FIG. 6 shows that at the upper region of the rear side of the front plate 13 there are provided two hookshaped cast-on projections 25 by means of which the front plate is hooked onto a tube 26 of the suspension structure. The tubes 26 are weldedonto forwardly projecting flanges 5a at the sides of the array of slotted plates 12, i.e., extending along the wall 22 and affixed to the frame 5. At the lower region of the front plate 13 only a single, central, rear-wardly projecting suspension hook25 is cast-on, this engaging over another horizontal tube 26 of the structure. Therefore the front plate 13 can be removed from the suspension structure by lifting it and then pulling it forwards, such ready removal being important for easy replacementof worn front plates by new plates. It should be noted that the front plates 13 do not require for fastening them any additional securing elements such as for example screws, locking bolts or clips.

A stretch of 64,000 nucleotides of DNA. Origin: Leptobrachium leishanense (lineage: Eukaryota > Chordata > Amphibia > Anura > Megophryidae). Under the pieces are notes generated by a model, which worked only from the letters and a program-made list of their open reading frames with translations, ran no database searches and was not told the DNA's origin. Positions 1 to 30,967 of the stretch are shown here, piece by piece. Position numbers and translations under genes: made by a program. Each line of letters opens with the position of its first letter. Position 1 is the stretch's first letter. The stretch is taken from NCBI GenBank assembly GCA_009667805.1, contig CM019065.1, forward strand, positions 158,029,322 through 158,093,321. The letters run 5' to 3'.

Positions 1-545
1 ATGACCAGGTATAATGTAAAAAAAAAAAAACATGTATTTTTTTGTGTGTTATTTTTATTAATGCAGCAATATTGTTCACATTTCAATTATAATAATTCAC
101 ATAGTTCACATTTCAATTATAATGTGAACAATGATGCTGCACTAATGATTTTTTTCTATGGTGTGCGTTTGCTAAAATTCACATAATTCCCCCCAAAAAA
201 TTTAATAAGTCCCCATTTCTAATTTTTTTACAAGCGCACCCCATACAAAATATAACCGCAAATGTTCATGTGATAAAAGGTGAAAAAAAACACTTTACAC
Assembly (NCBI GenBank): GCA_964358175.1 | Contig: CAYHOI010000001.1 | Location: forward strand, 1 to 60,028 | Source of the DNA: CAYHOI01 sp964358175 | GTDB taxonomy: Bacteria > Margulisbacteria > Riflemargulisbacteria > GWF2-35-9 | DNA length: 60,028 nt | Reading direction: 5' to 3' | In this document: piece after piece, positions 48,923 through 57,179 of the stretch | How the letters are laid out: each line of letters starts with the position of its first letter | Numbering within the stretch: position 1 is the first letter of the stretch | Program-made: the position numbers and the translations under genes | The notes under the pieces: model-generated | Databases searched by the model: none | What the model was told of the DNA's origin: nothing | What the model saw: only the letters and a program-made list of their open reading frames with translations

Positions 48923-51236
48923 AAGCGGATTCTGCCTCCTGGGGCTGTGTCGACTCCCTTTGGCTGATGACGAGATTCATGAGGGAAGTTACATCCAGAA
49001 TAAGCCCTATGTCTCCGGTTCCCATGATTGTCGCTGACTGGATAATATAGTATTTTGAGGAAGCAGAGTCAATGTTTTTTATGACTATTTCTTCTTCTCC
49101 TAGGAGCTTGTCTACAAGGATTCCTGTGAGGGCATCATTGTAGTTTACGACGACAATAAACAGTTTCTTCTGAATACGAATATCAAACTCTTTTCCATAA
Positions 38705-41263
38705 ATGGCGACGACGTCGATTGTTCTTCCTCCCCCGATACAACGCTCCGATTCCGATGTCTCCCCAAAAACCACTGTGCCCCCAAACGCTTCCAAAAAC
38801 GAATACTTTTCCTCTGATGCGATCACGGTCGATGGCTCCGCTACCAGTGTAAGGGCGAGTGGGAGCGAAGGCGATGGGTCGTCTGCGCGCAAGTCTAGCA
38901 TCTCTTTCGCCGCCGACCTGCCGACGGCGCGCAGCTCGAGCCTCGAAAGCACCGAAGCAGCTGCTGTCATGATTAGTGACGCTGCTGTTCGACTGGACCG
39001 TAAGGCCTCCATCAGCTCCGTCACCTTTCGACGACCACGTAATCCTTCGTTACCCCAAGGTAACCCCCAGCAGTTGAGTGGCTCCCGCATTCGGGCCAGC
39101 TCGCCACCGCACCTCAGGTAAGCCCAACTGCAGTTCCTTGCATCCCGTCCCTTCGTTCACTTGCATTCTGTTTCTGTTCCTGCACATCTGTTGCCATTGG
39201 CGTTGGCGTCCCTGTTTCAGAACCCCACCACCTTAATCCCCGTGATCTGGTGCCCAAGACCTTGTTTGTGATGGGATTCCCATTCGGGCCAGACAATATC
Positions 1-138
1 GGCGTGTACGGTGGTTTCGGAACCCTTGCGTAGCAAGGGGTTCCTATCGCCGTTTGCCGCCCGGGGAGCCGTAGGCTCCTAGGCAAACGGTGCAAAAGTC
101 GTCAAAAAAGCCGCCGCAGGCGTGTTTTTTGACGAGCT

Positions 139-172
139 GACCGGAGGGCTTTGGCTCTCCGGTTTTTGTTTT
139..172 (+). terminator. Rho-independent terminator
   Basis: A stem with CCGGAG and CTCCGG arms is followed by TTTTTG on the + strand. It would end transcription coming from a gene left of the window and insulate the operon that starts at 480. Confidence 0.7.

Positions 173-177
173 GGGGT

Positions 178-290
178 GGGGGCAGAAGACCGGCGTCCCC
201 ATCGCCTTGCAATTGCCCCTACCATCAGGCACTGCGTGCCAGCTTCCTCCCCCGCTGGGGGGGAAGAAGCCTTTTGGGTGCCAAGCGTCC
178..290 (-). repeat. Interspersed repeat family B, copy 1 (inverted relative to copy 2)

FIG. 7 shows that the two air guiding and distributing partitions 27 are arranged at an angle to each other, and also that there are two vertical partition plates 29 in the hollow wall 7, so that in the combustion chamber 100 above the combustiongrate 9, which is used as an after-burning grate, there are formed over the width thereof three zones with air speeds v1 and v2. Situated respectively at the two side walls 22 of the incinerator are two laterally outer zones with a greater air speed v1than the air speed v2 in the middle zone. This takes into account the fact that the two outer zones require an additional quantity of air to cool adequately the masonry of the two walls 22, whereas in the middle zone it is simply necessary to supply aquantity of air for cooling the front plates 13 and for the secondary air requirements for after-burning.